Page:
He noted that only 30 of 148 Ministry of Health (MOH) hospitals have health information systems. Sarawak General Hospital and Kuala Lumpur Hospital do not use electronic medical records.

“So asking for 5 per cent of the GDP is fair,” Khairy said, referring to his plans to double the public health care budget to 5 per cent of Malaysia’s gross domestic product (GDP) by 2030.

“We want to make sure we have electronic medical records. Come on, it’s 2022.”

The health minister said the HWP will prioritise the patient journey.

“This Health Care White Paper will come up with a system that’s fit for purpose that puts the patient at the centre of the system, whether it’s her health care records that he or she carries with her, taking ownership of health care, making sure there’s a family medicine specialist at the primary health care level that looks after the family, making sure there’s right interventions, behavioural or otherwise, taking care of the patient journey from birth to old age.”

One Parliament Meeting Left

Khairy said he believes that he has one parliamentary meeting left during his office as health minister. 

He plans to table the HWP in Parliament for bipartisan support by year end during the upcoming Dewan Rakyat meeting that starts next month. 

“I want to take this paper so that whoever is in charge next, they know this is the Health White Paper that has come from the voices of everyone, all stakeholders in the public health care system that want it to be sustainable, modern, well invested, fit for purpose and something that all of you will be proud of.”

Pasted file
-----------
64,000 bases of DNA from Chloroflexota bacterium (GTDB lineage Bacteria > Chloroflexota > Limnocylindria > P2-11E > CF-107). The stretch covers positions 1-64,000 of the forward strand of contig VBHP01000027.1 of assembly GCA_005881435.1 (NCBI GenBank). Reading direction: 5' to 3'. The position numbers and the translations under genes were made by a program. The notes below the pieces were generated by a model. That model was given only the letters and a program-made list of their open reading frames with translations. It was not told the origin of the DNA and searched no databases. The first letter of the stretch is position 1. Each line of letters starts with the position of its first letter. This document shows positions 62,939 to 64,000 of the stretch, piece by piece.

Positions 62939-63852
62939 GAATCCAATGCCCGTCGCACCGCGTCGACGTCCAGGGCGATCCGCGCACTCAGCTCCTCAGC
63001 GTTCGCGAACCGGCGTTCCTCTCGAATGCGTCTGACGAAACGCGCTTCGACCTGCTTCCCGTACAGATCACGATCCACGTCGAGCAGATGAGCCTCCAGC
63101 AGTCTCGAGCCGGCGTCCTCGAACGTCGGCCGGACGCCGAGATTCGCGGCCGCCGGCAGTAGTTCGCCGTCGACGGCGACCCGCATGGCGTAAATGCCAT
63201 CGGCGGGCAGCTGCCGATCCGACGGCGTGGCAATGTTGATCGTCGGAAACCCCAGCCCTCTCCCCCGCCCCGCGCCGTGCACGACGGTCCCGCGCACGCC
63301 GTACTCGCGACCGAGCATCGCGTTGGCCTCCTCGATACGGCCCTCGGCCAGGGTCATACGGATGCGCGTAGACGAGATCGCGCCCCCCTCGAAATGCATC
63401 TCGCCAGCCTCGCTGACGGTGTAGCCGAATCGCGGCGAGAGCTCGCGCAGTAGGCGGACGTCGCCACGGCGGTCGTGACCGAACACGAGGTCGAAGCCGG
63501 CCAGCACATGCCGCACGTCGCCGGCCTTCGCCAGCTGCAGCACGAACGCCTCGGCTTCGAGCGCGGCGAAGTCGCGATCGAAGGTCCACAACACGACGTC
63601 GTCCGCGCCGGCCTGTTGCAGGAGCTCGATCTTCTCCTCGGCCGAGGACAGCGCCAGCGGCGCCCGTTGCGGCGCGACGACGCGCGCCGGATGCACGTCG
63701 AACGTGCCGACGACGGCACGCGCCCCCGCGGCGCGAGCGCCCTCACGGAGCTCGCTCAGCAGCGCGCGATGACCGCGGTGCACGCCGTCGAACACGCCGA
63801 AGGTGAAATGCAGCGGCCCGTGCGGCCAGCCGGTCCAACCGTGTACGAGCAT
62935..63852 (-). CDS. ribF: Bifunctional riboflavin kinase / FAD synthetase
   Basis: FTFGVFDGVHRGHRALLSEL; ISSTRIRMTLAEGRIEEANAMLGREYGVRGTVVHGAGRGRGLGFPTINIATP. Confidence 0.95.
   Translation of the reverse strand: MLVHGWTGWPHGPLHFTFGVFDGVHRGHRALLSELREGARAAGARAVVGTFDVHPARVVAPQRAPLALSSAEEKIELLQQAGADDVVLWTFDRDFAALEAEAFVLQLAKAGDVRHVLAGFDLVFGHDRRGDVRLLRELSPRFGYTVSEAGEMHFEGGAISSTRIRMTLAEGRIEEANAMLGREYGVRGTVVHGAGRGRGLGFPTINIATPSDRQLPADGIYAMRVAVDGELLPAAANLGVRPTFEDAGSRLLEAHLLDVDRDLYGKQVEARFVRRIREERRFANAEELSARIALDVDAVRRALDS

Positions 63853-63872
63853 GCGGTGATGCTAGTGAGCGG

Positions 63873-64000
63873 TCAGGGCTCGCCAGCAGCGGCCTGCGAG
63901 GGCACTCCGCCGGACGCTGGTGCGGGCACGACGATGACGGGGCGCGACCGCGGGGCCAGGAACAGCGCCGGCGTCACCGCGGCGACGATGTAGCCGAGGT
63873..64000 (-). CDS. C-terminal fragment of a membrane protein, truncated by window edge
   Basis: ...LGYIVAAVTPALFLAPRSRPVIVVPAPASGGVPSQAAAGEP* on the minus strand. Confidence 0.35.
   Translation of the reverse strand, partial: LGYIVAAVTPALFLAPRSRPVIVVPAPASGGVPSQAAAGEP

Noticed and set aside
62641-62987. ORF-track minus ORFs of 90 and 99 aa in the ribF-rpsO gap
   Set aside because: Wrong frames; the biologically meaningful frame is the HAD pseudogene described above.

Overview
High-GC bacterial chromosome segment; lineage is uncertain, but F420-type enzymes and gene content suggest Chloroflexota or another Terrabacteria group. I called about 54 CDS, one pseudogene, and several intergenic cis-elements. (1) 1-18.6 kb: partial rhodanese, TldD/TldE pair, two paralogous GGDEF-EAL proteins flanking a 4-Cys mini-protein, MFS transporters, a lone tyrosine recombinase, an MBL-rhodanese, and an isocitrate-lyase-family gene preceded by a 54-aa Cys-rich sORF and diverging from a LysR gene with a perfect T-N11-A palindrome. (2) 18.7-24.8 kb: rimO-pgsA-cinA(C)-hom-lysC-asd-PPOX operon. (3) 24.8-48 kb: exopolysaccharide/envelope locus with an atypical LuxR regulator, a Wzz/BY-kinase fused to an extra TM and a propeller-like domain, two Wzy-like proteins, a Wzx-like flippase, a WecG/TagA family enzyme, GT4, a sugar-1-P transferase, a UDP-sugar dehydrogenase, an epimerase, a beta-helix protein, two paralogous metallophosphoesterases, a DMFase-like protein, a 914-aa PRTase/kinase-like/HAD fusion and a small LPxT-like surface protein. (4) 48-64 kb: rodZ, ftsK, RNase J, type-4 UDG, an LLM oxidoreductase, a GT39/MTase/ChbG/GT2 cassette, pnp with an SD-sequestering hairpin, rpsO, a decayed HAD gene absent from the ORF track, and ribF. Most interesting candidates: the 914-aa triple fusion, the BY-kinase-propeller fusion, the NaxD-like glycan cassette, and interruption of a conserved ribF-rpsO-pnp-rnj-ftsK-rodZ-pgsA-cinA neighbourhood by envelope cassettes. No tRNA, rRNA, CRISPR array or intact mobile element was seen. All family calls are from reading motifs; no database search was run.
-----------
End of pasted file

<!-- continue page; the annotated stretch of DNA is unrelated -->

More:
Umno president Ahmad Zahid Hamidi has been pushing for the 15th general election to be held as soon as possible. There is wide speculation that the poll may be called this year, especially after the tabling of Budget 2023 was pushed ahead by three weeks to October 7.

Khairy said when he was appointed as health minister in August 2021, he knew that he would have less than two years in office.

“So I have two choices – should I just do the bare minimum, get us out of the pandemic and let the clock run out? Let’s face it, this ministry is not an easy ministry, or shall we do something about this ministry?”

He said the “politically expedient” choice would have been to just manage the Covid-19 pandemic and avoid attempting to resolve systemic and structural problems in the health care system, given that previous health ministers did not fully succeed in reforming health care.

“What changed my mind? The pandemic laid bare the gaps in our public health care system and it was something I could not ignore.”

Khairy said his sometimes unannounced visits to public hospitals and clinics showed how motivated MOH staff were despite problems of under-staffing, overwork, and insufficient funding across all public health care facilities.

“I thought to myself – will I be a good minister if I run the clock out in two years, or do something about it and demand our fair share of investment in the public health care system of Malaysia. That’s what I decided – let’s do something about it.”